A guide to house building in South Africa

A guide to house building in South Africa

Case study 2: New build No. 1

Hout Bay, Cape Town 2002.

There is nothing like being presented with a blank canvas. We stumbled on a little, private estate against the mountain with sea and north views and decided to take the plunge.

We had distant sea views, but best of all, beautiful mountain vistas all around.

We hired the architectural firm that was involved in the estate development, and were assigned Rohan Young (www.youngarchitecture.co.za). From the outset I had very distinct ideas of what I wanted. I was inexperienced with dealing with an architect and brought lots of confusing references. Then I had to build up the confidence to reject the first design outright – not because it wasn’t good, but simply because it did not suite our requirements.

I’ve come to realise this can happen often if you have very specific ideas, which I do. To save time, I gave the architect a floor plan of what we hoped to get for our small budget and after some inspired tweaks and a basic set of drawings, we were on our own. (This is a model we would end up using almost every time. We simply do not have the budget to continue with an architect). We ended up hiring a work acquaintance to hand draw us the most basic council drawings. How it was passed, I don’t know.

Our budget only allowed for a 200m2 house, with very basic finishes. The first quote we received was literally double our budget. I remember leaving the meeting room, reeling with shock. About 10 quotes later we got a price closer to our budget. The builder was slimy, lived 50km away and – surprise, surprise – disappeared after casting wrong sized foundations. We had a collapsing wall of earth bordering our neighbours and things got stressful.

So this is the thing…things will go slightly pear shaped on any build. Preparing yourself for a few mishaps is crucial. However, most importantly, only hire a team that you get a good gut feel for and that has excellent references. Anything can be fixed if you have a willing and able team on site.

Shortly after, I found a lovely team to undertake the build. It was a fixed price, but we cut back on every possible addition. Our working drawings were of such poor quality, I had to be there every day to direct any details or measurements.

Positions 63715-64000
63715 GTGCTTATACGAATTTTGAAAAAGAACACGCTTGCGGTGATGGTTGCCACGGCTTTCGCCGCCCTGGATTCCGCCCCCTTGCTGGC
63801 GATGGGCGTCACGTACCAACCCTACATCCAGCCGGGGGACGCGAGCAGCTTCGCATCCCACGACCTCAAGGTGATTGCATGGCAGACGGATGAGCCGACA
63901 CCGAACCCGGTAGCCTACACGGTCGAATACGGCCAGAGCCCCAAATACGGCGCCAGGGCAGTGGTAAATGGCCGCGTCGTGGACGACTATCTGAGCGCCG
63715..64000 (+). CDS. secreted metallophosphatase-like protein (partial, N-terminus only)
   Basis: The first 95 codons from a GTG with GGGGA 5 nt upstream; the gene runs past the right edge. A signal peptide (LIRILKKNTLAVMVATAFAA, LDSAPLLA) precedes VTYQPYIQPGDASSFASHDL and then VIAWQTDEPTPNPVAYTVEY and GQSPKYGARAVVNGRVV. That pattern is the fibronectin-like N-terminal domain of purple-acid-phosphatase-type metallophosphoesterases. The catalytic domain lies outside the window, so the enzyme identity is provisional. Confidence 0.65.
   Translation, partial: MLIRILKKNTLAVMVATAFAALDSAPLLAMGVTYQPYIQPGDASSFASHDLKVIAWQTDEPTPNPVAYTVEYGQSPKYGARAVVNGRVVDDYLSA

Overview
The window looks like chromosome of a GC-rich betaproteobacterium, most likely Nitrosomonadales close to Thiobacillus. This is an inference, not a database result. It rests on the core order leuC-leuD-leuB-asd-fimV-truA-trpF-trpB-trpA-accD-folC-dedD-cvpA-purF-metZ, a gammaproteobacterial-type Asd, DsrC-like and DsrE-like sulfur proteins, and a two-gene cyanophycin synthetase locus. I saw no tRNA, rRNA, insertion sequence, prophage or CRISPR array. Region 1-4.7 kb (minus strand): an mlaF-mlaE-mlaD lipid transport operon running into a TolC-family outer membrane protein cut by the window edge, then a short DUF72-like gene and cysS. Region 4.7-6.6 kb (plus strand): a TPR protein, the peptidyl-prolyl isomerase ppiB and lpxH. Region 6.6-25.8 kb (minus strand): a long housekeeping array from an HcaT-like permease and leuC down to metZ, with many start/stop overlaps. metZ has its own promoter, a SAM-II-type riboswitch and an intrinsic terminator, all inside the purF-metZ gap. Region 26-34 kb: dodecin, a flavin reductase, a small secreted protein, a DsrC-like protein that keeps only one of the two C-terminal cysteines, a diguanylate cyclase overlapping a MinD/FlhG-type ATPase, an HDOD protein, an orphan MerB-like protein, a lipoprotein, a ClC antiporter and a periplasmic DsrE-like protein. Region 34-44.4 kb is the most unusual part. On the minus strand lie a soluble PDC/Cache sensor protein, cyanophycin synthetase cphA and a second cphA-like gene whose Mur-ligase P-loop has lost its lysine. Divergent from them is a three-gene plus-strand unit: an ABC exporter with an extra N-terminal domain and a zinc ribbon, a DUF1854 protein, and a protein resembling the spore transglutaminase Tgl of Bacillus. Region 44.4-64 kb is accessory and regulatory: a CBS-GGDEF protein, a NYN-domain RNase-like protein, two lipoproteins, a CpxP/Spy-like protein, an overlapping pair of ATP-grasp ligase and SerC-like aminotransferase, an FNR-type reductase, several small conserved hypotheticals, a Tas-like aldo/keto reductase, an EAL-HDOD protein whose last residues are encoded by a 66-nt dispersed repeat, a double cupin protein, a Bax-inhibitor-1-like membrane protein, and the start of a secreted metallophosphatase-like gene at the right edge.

Classic proportions

Eight months later we moved in and I remember the first night of ecstasy in that space, even though we were surrounded by a building site, no garden and almost no furniture. It is always worth it.


The good

  • I asked the builder to extend the house slab to the end to the property and created a courtyard that became the nicest feature of the house.
  • Despite budget constraints, I insisted on keeping my high ceilings and doors. Those are the things you can’t change afterwards.
  • Our tight budget meant I searched dives and dumps for anything interesting. Internal doors, wooden screens, taps or plants. In the end it was one of the things that added most to the house – personal and interesting touches.
  • I started experimenting with raw plaster, brick and cretestone – initially to save costs on painting. Done carefully it can add to the warmth of a room.
  • My hubby ended up building beautiful stone walls, decks and stairs with our gardener. We extended the garden meter by meter, every weekend.

The bad

  • I insisted on exposed ceilings again for extra height upstairs, but underestimated the insulation required to deal with Cape heat and wind. The pink stuff if NOT enough.
  • My first experiment with screed floors. Loved our white cement floor and took ages to find the best sealer, but ultimately, they started crumbling and cracking. Use with care!

The ugly

Not checking up on the plumbers when they laid the sewerage pipes. Tree roots got in the way of the necessary ‘fall’ pipes require to drain, and the labourers simply took the easy way out and left two pipes unconnected. Left a legacy of problems.

Final word

We put our heart into this build and it showed. It was more soul than high-end design, but we had minimal money and lots of ideas. Most of our friends will say that this was their favourite house, but it simply became too small for our needs, and I had become addicted to building something from scratch.

For more about the next project, click here.

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